I have also decided that you cannot make a political essayist out of a poet, at least not a happy poet. I have spent the last few months primarily writing about politics and particularly about my disdain for and fear of Donald Trump who might possibly become president of our country. To be perfectly clear about this, I have in no way tried to make a silk purse out of him and would never insult a pig by any comparison.

In my attempt to convey how I feel about this demon who struts and frets his hour upon the stage, I have all but lost track of who I am. I am a person with a proclivity for poetry, prose, poems, promulgation, and apparently alliteration, and that seems to make me happy as a clam. (If you’re wondering why clams are happy, this may shed some light on that. The original version is “as happy as a clam at high water.” Hide tide is when clams are free from predators.)

My politics are similar to my religion. I consider myself a spiritual person but almost never go to church, but I pay attention and I do pray. I consider myself a political person but never campaign for anyone, but I pay attention and I do vote.

In last week’s podcast, I had a meltdown. As I said then, I was sick of self-obsessing about Donald Trump, and it was true then and it rings truer now. I also realize that mostly I am preaching to the choir because most of my readers already agree with me and the ones who don’t have left me high and dry. (The phrase “preaching to the choir” probably had its origin as “preaching to the converted,” first cited in the works of John Stuart Mill. He used the phrase in An Examination of Sir W. Hamilton’s Philosophy, 1867.)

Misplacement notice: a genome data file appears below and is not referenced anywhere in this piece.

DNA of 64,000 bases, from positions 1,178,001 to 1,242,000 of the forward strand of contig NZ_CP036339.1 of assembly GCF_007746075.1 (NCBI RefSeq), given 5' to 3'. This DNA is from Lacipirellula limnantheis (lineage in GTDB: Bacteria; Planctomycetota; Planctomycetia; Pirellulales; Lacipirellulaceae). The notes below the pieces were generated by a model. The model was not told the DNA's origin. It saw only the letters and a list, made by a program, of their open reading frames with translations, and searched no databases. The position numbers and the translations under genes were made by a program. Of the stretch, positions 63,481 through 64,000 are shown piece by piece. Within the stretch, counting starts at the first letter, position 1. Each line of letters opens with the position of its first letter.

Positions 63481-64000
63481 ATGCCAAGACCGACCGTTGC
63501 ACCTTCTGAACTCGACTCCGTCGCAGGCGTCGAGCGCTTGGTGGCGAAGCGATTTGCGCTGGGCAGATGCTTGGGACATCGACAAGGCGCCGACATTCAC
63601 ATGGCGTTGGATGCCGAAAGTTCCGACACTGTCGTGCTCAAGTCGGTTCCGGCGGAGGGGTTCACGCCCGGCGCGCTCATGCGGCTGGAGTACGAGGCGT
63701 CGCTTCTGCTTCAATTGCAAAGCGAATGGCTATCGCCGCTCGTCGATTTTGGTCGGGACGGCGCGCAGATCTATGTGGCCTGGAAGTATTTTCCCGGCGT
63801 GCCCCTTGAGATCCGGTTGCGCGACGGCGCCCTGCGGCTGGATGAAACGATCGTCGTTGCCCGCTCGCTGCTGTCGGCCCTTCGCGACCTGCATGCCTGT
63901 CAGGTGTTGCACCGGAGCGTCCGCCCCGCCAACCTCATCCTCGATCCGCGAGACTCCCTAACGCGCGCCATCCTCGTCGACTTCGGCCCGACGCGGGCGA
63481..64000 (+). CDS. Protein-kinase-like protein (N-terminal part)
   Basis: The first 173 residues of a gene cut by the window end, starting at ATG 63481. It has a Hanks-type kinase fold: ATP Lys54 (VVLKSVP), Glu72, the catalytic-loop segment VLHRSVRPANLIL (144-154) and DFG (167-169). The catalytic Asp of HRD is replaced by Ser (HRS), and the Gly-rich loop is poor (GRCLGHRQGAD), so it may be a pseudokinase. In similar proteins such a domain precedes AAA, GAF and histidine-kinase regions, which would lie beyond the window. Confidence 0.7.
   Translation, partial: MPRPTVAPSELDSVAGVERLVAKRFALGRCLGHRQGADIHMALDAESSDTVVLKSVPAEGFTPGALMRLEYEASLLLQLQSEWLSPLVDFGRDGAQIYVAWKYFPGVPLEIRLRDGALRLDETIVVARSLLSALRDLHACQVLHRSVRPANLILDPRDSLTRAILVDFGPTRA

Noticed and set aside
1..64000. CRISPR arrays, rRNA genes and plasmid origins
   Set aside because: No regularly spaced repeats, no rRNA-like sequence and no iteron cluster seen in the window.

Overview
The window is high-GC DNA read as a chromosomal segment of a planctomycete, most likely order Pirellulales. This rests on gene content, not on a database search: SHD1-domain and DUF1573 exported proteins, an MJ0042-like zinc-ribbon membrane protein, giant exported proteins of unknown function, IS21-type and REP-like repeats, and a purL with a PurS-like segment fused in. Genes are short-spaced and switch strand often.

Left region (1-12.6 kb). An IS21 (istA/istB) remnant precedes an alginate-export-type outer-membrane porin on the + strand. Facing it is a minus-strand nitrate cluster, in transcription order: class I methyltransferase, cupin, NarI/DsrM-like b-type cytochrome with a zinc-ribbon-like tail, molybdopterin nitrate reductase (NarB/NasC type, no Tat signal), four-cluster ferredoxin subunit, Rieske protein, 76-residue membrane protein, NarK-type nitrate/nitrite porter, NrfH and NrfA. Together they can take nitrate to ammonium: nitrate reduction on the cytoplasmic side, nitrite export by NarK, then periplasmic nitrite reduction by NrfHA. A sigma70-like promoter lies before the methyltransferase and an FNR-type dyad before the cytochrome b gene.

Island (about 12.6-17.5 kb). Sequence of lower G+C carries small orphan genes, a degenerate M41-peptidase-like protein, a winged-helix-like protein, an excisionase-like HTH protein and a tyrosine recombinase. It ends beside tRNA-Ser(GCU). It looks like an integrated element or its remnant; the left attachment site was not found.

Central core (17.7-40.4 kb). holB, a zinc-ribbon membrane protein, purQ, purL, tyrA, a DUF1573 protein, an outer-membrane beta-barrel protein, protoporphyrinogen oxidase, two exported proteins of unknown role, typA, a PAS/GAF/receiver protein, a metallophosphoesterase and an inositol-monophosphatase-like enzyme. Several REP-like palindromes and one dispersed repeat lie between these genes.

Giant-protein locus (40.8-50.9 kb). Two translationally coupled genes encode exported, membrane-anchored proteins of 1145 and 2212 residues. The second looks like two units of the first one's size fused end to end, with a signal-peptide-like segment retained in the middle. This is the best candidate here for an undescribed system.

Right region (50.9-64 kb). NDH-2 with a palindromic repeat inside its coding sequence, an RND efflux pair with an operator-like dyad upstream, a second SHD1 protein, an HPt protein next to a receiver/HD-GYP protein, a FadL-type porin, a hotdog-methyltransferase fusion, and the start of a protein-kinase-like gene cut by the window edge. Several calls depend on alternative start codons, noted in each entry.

Now as we approach the eleventh hour of the political process, I have decided to let sleeping dogs lie and return to the poetry, prose, music-loving, storytelling person I am and have my blogs and podcast be what I have always intended them to be, informative and fun. I hope and pray and will vote that Donald Trump is here today and gone tomorrow.

On the shores of Rambling Harbor, there will be a few more idle thoughts on one thing or another and some rock and roll history, but of course, that’s not carved in stone. I hope you’ll join me there.This way to the shores of Rambling Harbor

Copyright © 2016 Daniel (Dan) Sanders. All rights